Posts Tagged: "university research"

Spread the Word About Tech Transfer – It Works!

At IPWatchdog.com we write about Bayh-Dole, technology transfer and University innovation regularly. In 2014 we are going to more regularly write about University innovations in the hope of getting good information out to the public to demonstrate the important role of Bayh- Dole and the innovations coming from Universities. Help us help you! Below is a list of the information that would be extremely helpful to have, much of which we could not obtain publicly. Critical to a good, interesting story is conveying the back story, which may be about why the inventor pursued this path in the first place or perhaps about real people who have benefit from the innovation. I understand that some of the following piece of information may be deemed to be confidential, but the more you provide the more substantive and interesting any article can be, which will lead to greater “good publicity,” which patent owners sorely need in this political climate.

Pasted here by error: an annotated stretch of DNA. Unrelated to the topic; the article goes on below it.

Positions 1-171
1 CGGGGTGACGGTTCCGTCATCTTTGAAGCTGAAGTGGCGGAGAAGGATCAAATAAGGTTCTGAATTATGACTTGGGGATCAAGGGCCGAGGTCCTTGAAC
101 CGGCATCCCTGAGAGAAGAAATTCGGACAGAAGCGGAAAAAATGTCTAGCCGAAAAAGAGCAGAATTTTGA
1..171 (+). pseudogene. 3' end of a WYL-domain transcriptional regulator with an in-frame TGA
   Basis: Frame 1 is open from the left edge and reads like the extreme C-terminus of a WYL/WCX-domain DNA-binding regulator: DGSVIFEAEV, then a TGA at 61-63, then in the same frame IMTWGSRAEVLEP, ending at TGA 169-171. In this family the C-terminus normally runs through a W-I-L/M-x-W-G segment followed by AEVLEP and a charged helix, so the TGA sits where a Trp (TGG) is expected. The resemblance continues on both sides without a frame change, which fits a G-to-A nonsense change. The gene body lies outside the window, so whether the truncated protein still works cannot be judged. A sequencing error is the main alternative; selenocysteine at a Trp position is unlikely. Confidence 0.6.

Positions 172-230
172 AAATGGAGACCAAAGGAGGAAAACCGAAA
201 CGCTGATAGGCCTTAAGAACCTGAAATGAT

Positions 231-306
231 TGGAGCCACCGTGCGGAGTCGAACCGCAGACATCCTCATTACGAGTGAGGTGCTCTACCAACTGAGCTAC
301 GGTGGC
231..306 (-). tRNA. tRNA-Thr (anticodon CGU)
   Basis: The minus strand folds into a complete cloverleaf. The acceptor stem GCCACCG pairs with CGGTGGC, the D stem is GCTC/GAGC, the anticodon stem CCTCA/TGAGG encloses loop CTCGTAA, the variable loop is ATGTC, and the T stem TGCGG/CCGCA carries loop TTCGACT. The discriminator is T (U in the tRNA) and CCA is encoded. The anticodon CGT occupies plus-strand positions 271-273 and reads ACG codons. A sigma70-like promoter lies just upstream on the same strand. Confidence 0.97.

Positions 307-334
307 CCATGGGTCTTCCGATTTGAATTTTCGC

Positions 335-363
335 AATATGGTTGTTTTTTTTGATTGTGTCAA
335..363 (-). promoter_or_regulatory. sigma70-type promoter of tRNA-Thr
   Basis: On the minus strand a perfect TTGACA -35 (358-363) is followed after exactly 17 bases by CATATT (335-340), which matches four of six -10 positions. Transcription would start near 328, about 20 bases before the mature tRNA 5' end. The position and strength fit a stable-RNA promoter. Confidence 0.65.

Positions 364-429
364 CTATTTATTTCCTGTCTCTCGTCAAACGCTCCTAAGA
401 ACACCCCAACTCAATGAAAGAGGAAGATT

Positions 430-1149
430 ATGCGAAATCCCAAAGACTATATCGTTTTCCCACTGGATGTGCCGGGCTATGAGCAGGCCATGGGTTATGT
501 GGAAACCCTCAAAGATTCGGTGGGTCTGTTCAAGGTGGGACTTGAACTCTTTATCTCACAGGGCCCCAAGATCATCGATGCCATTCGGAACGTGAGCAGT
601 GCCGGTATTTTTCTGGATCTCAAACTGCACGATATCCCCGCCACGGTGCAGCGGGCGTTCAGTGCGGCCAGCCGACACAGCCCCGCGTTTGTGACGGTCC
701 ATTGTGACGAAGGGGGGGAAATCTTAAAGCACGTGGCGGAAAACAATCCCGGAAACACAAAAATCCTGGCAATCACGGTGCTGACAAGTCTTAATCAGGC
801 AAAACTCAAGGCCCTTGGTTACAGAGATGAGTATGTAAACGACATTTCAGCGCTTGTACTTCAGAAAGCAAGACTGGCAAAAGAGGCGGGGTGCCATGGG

Stanford Invests $1.35 Billion Annually Leading to Diverse Innovation

Stanford sets aside an annual research budget of about $1.35 billion to fund its development operations for 2013-2014, and since the 1930s the university has been the starting grounds for nearly 40,000 companies, creating about 5.4 million jobs total. A 2012 study conducted by Stanford estimated that companies formed by Stanford entrepreneurs generate world revenues of $2.7 trillion annually. Recent Stanford research projects have included new techniques for the successful removal of stomach cancer cells, as well as biological surveys of marine life showing how crude oil leaks can affect heart health in fish. Today, we’re looking at the recent publications released from the U.S. Patent and Trademark Office assigned directly to Stanford University to take a snapshot look at the innovative side of this academic institution.

MIT Patents Surprisingly Wide Array of Technologies